From the scene: Onlookers share excitement over historic Royal wedding

Red Motorcade
(Photos: Royal Court)
AMMAN — Amidst the jubilant festivities that have swept across the Kingdom, heralding the union of HRH Crown Prince Hussein and HRH Princess Rajwa Al-Hussein, Jordan News interviewed onlookers to capture a glimpse into the collective sentiments surrounding this historic event. اضافة اعلان

Here is what we were told.

A celebration steeped in traditionThe celebratory air infused every corner of the Kingdom, as both the young and the elderly reveled in the blissful union.

Maryam Al-Shayab, a 72-year-old, expressed her deep affection for the Crown Prince, evoking memories of his grandfather, the late King Hussein, whose legacy has left an indelible mark on Jordan.

"I wanted to witness the wedding ceremony of the Crown Prince, for I hold him dear to my heart, as he reminds me of his grandfather, from whom he inherited a lot."

Shayab further praised the enduring customs and traditions of the Hashemite Kingdom, evident in the grandeur of the wedding festivities. Accompanied by her loved ones, who also shared her joy, she emphasized the pride with which the Hashemites embrace Jordanian heritage.

From the bustling streets to the windows of apartments, the national flag of Jordan can be seen proudly waving, encapsulating the contagious excitement that has gripped citizens.

Adding to the vibrant atmosphere, numerous Jordanian families have held booths bedecked with balloons and the official logo of the wedding, "Celebrating Al Hussein".

Within these stalls, families generously distributed delectable treats such as chocolates, dates, and coffee, capitalizing on the prevailing festive spirit that unites the nation.

Eager anticipation marks the dayAs early afternoon unfolded, eager onlookers congregated outside Zahran Palace, adorning the streets with a tapestry of anticipation.

From the momentous signing of the Islamic marriage contract to the Red Motorcade and the wedding reception, the people of Jordan awaited their chance to honor the newlyweds with patience.

Shayab, recounted how she had eagerly positioned herself by the roadside since 2 pm, yearning for a glimpse of the Crown Prince, and a chance to extend her heartfelt greetings.

Hailing from Indonesia and working at the Indonesian Embassy, Mohammed Sidqi expressed the world's eagerness to bear witness to this extraordinary event.

Sidqi, deeply moved by the unique celebrations held by the Hashemites, took countless photographs of the procession. He affirmed, "the Hashemites' wedding is a wedding for every Jordanian household."

Jordanians ‘right to happiness’Similarly, Thamer Al-Munasir, aged 40, lauded the ceremony's beauty and meticulous attention to detail. Fondly recalling the wedding of King Abdullah and Queen Rania nearly three decades ago, Munasir commended the resilience of the Jordanian people, who, despite enduring challenging economic conditions.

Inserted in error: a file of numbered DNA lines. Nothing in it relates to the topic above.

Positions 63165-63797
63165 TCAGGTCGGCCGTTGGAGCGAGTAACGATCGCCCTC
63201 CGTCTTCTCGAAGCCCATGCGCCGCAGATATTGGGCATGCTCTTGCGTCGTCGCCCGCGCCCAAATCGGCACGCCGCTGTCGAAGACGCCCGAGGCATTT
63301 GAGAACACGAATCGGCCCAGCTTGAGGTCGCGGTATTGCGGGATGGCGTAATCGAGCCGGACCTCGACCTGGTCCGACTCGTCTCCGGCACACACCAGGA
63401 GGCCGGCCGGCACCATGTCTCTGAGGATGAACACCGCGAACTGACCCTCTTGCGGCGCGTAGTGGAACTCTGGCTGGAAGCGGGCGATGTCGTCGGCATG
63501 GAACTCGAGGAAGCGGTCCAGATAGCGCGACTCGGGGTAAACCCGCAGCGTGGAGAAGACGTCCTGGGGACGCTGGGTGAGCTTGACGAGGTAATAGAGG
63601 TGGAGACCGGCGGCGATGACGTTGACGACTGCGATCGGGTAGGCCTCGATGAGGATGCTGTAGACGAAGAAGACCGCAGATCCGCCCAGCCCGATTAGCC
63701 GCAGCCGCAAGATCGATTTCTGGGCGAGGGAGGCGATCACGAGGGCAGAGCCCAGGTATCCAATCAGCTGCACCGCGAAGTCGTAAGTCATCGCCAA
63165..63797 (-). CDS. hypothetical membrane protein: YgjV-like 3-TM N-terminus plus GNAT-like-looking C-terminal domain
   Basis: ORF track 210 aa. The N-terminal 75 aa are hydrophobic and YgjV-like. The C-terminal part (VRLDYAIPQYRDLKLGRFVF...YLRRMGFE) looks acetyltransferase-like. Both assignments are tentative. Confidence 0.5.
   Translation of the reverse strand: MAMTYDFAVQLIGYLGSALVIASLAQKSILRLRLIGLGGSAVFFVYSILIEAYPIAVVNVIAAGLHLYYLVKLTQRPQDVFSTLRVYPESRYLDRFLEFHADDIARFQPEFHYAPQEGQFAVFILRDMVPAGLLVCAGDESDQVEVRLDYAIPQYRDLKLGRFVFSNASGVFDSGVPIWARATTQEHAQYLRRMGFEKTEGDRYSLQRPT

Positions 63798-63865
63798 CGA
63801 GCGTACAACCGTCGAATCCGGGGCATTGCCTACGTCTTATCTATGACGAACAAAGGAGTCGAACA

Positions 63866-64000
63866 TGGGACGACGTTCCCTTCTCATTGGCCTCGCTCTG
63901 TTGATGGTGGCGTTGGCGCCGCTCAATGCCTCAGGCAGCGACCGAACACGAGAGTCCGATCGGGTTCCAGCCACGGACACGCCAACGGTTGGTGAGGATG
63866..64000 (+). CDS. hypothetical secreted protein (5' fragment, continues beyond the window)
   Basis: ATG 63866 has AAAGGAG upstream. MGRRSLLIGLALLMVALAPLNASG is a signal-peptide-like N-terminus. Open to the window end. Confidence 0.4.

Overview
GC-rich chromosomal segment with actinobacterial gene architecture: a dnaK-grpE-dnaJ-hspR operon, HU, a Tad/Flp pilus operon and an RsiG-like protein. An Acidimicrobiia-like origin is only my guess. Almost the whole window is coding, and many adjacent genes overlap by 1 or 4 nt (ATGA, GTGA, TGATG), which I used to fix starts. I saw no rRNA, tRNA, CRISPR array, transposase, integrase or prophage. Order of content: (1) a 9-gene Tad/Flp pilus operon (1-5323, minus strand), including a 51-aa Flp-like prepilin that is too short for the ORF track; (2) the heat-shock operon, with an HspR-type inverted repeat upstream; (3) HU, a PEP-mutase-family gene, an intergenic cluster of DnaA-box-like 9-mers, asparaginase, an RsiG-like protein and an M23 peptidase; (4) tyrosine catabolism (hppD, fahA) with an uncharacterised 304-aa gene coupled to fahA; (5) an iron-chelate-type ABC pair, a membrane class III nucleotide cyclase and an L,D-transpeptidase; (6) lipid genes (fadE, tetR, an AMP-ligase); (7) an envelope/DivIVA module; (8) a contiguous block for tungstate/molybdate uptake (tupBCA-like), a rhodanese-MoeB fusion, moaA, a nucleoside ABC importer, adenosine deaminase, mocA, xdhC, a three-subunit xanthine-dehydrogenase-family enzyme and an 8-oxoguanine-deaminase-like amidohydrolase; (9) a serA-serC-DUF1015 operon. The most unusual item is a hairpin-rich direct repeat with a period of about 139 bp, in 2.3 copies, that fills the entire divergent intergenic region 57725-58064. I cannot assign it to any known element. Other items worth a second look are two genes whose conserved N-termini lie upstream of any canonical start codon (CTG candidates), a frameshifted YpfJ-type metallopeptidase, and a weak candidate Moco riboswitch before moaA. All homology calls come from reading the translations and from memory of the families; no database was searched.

He confirmed that Jordanians, despite the difficult economic conditions they are facing, “still believe in their right to happiness”.

Meanwhile, two young men from Bahrain, Abdullah Al-Khalidi and Ammar Al-Khalidain, arrived in Amman three days prior, driven by their deep admiration for HRH Crown Prince Hussein and HRH Princess Rajwa Al-Hussein.

Khalidi and Khalidain, buoyed by the atmosphere of celebration that envelops the capital city, eagerly explored the streets of Amman, which they deem worthy of this momentous occasion.

They exuberantly proclaimed, "We have witnessed an outpouring of love from the Jordanian people towards their leaders, with both young and old adorning the procession route.”

Steeped in tradition and symbolismThe Red Motorcade drove through the streets of Amman, commencing at Zahran Palace and culminating at the Husseiniya Palace. Thousands of Jordanians and residents alike seized the opportunity to partake in the festivities along the procession route.

The motorcade, an emblematic sight intrinsic to Jordanian national occasions since the inception of the Hashemite Kingdom, took a tour around areas of the capital.

Comprising eight crimson-clad armored Land Rover vehicles and 11 motorcycles, the Motorcade stands as a symbol of unity.

On special occasions, the procession expands to include horse and camel riders, accompanied by the Jordan Armed Forces Musical Band, who fill the air with stirring military melodies played on bagpipes.

Joy amidst challenges
Um Rakan Al-Moumani, having traveled from north of Kingdom in Irbid, came to the occasion attired in a resplendent Jordanian dress adorned with intricate hand-sewn embroidery.

Moumani, echoing the sentiment of countless Jordanians, emphasized that the Crown Prince belongs to all, declaring him "the son of all Jordanians".

Overwhelmed with elation, she said, "We have long awaited this moment, thirsting for joy. We, as a simple and resilient people, embrace the celebration wholeheartedly, even amidst challenging circumstances."

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